8 December 2003
Despite the stagnation of global markets, total investment in South Africa grew by more than 8% in the first half of this year, continuing the momentum achieved in the latter half of 2002, which saw an increase of 9%.
Private investment expanded by 7% in the same period, Finance Minister Trevor Manuel told an investment forum of the Organisation for Economic Co-operation and Development (OECD) in Johannesburg last month.
With net private capital flows expected to top the US$110-billion mark this year – the highest level since the mid-1990s – South Africa is “well-placed to capture a substantial share of this to channel into economic growth and development”, Manuel said.
And together with more impressive numbers like the 15 quarters of uninterrupted growth in investment spending and 18 quarters of uninterrupted growth in gross domestic product (GDP), the picture gets even rosier.
South Africans have also been able to diversify their savings and earnings, said Manuel, which has helped spur investment in the domestic economy.
However, Manuel said South Africa still had a number of challenges to overcome to increase the pace of investment, adding that the rate of investment had to rise from the current levels of around 16% of GDP in order for the country to experience more rapid growth, development and poverty reduction.
“Sustained growth, job creation and poverty alleviation demands that we invest more”, he said. “Investment in our people, our infrastructure and our private sector to achieve more rapid growth and rising incomes lies at the heart of our policies.”
Increased levels of investment could be achieved by dipping into the global savings pool, he said, while a favourable credit rating meant that South Africa could attract foreign savings to meet its investment requirements.
“But we also know that the vast majority of our savings for investment must come from our own citizens and corporations.”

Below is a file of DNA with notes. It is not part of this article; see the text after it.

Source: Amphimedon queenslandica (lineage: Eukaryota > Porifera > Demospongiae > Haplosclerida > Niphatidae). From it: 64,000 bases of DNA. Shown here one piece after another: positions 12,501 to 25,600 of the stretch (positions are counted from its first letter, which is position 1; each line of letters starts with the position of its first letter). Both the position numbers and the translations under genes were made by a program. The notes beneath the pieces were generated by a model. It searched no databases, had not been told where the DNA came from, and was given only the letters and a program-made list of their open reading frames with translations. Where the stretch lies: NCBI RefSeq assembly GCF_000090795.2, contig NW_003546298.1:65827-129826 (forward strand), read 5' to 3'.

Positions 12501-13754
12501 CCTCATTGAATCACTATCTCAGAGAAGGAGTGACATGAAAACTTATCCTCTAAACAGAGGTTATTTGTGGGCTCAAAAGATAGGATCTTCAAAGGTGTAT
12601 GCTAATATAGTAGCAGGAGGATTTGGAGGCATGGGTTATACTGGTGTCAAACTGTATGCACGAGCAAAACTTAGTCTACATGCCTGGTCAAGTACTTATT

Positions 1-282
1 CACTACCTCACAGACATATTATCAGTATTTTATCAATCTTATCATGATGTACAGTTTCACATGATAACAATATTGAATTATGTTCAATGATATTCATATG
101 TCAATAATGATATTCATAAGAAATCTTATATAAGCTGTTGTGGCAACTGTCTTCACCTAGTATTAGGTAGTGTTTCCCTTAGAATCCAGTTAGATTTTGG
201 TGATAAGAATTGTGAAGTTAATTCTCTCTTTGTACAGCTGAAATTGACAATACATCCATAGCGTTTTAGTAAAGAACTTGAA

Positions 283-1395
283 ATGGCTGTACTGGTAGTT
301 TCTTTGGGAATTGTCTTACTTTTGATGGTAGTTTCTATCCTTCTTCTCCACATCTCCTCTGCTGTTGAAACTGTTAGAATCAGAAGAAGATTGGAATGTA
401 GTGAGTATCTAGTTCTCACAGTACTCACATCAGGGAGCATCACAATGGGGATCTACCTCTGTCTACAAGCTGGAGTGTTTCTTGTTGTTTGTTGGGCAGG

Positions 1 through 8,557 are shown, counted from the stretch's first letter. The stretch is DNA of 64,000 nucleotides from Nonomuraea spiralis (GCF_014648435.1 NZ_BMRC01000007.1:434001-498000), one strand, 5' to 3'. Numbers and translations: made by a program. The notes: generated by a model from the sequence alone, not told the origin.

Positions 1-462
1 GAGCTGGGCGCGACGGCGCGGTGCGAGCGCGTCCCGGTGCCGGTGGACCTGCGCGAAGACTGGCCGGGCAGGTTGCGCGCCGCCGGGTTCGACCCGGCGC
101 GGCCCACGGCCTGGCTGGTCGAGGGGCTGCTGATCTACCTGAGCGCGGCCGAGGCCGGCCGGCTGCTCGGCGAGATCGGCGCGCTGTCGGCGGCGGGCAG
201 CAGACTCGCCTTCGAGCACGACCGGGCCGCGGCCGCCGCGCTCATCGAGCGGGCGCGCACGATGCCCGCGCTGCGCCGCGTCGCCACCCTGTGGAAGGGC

Manuel said the recently announced financial sector charter, which will see more people having access to financial services, would contribute to greater saving. “Bringing more saving into the formal financial markets, in turn, will increase the pool for allocation to productive investments, greater employment and growth.”
He said his medium-term budget policy statement, unveiled in October, set out an agenda for fostering high levels of investment, faster growth and lower unemployment.
In the spirit of the New Partnership for Africa’s Development (Nepad), South Africa’s role in fostering economic development beyond its borders to the rest of the continent was highlighted. But, said Manuel, “sustainable development in Africa is only possible if domestic resources, foreign aid, trade and investment are used efficiently and investment is realised.”
Manuel suggested that African governments should put in place enterprise development policies which would help the continent’s private sector to develop and stimulate growth, thereby luring foreign investment.
An abundance of natural resources, large labour supplies, and huge potential markets put the developing countries of Africa in a strong position to attract higher levels of investment, he said.